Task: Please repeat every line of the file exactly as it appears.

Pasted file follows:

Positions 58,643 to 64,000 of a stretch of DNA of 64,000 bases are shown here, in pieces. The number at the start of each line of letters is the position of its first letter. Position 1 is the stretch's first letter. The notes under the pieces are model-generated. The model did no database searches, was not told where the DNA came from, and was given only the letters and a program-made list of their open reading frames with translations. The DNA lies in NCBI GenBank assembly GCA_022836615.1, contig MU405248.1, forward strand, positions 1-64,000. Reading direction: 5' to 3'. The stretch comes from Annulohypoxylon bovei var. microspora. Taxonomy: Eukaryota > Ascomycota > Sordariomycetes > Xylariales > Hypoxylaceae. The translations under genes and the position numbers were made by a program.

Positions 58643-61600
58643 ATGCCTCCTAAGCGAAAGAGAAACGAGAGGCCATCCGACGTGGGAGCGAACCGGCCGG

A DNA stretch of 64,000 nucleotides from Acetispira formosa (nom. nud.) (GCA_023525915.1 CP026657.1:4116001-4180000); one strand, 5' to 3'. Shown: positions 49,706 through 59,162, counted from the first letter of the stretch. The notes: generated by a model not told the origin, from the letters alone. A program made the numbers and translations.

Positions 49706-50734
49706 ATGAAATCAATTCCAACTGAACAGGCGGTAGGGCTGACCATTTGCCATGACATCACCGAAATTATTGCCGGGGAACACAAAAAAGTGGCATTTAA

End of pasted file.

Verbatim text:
Positions 58,643 to 64,000 of a stretch of DNA of 64,000 bases are shown here, in pieces. The number at the start of each line of letters is the position of its first letter. Position 1 is the stretch's first letter. The notes under the pieces are model-generated. The model did no database searches, was not told where the DNA came from, and was given only the letters and a program-made list of their open reading frames with translations. The DNA lies in NCBI GenBank assembly GCA_022836615.1, contig MU405248.1, forward strand, positions 1-64,000. Reading direction: 5' to 3'. The stretch comes from Annulohypoxylon bovei var. microspora. Taxonomy: Eukaryota > Ascomycota > Sordariomycetes > Xylariales > Hypoxylaceae. The translations under genes and the position numbers were made by a program.

Positions 58643-61600
58643 ATGCCTCCTAAGCGAAAGAGAAACGAGAGGCCATCCGACGTGGGAGCGAACCGGCCGG

A DNA stretch of 64,000 nucleotides from Acetispira formosa (nom. nud.) (GCA_023525915.1 CP026657.1:4116001-4180000); one strand, 5' to 3'. Shown: positions 49,706 through 59,162, counted from the first letter of the stretch. The notes: generated by a model not told the origin, from the letters alone. A program made the numbers and translations.

Positions 49706-50734
49706 ATGAAATCAATTCCAACTGAACAGGCGGTAGGGCTGACCATTTGCCATGACATCACCGAAATTATTGCCGGGGAACACAAAAAAGTGGCATTTAA